Harry Potter

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Date: 2002

Region: North America

Subject: Other

Medium: Book


Artist: J.K. Rowling

Confronting Bodies: Angie Haney and the Cedarville, Arkansas School Board

Dates of Action: 2002-2003

Location: Cedarville, Arkansas, United States

Description of Artwork: The Harry Potter series follows a young wizard through adolescence as he discovers the meaning of friendships, enemies, and dark magic.

The Incident: In June, 2002, Angie Haney,a mother of Cedarville school children, filed a formal complaint with the Cedarville school board against the books. In the report, Haney's reasons for objecting the book were that "parents/teachers/rules are stupid or are something to be ignored. That magic will solve your problems. That there are ‘good witches’ and ‘good magic.’" The Library Committee, made up of parents and other adults in the community, considered Haney's complaint and voted 15-0 to reject Haney's complaint. However, the school board voted 3-2 to remove the series from school libraries, where students must receive parental permission in order to check out the books. The books were placed in a restricted area of the library. Billy Ray Counts and Mary Nell Counts, parents of a child in the school system, filed a complaint against the Cedarville school district, and brought them to US district court. C. Brian Meadors, the Counts’ attorney, said that "The board’s restriction has the effect of stigmatizing the books and their readers."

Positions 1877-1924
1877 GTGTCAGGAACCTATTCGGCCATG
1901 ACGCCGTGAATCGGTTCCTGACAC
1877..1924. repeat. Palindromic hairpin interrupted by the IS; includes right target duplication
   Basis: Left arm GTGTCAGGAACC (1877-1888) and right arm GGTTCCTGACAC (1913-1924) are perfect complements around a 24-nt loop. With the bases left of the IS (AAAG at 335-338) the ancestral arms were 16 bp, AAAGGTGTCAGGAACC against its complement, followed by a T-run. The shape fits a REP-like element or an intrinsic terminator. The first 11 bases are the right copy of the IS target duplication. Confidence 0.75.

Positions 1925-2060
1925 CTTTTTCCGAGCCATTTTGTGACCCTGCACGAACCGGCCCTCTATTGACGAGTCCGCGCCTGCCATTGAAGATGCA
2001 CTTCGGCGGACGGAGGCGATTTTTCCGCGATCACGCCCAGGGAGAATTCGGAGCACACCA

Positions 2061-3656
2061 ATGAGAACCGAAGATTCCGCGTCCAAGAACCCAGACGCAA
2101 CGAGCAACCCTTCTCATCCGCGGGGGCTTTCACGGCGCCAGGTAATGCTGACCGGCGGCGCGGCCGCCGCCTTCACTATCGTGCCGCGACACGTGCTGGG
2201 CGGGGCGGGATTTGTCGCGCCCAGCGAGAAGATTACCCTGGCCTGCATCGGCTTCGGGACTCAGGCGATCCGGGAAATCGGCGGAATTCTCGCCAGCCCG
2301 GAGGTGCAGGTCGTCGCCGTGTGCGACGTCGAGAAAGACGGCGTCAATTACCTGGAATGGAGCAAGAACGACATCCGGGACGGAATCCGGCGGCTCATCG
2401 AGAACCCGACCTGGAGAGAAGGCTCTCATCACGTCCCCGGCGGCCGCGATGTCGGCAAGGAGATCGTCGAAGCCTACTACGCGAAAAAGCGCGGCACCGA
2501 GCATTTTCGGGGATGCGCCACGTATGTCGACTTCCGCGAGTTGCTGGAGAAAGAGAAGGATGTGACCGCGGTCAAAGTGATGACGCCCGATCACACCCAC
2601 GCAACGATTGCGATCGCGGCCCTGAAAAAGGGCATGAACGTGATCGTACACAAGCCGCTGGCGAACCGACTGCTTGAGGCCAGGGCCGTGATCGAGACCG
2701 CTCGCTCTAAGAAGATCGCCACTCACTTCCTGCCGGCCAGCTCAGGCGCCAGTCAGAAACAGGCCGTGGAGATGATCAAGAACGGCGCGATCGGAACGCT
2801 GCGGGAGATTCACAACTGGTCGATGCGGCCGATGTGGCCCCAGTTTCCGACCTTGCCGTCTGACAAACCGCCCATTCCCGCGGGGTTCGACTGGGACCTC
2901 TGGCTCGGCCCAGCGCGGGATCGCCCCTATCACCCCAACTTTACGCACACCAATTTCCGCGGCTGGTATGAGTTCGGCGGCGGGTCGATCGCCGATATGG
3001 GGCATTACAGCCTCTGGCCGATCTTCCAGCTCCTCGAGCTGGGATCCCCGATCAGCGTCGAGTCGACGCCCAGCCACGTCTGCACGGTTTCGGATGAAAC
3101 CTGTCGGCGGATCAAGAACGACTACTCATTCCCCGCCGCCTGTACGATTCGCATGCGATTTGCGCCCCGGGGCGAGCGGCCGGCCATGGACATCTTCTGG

Results of Incident: On April 22, 2003, US District Judge Jimm Hendren ruled that: “Regardless of the personal distaste with which these individuals regard 'witchcraft,’ it is not properly within their power and authority as members of defendant’s school board to prevent the students at Cedarville from reading about it." Judge Hendren ruled that it is unconstitutional for the school district to require children to receive parental permission when checking out the Harry Potter books from the school library. The judge's order was effective immediately.

Source: Arkansas Lawsuit Says Restricting a Book Counts the Same as Banning It Judge Smites Harry Potter Restrictions in Arkansas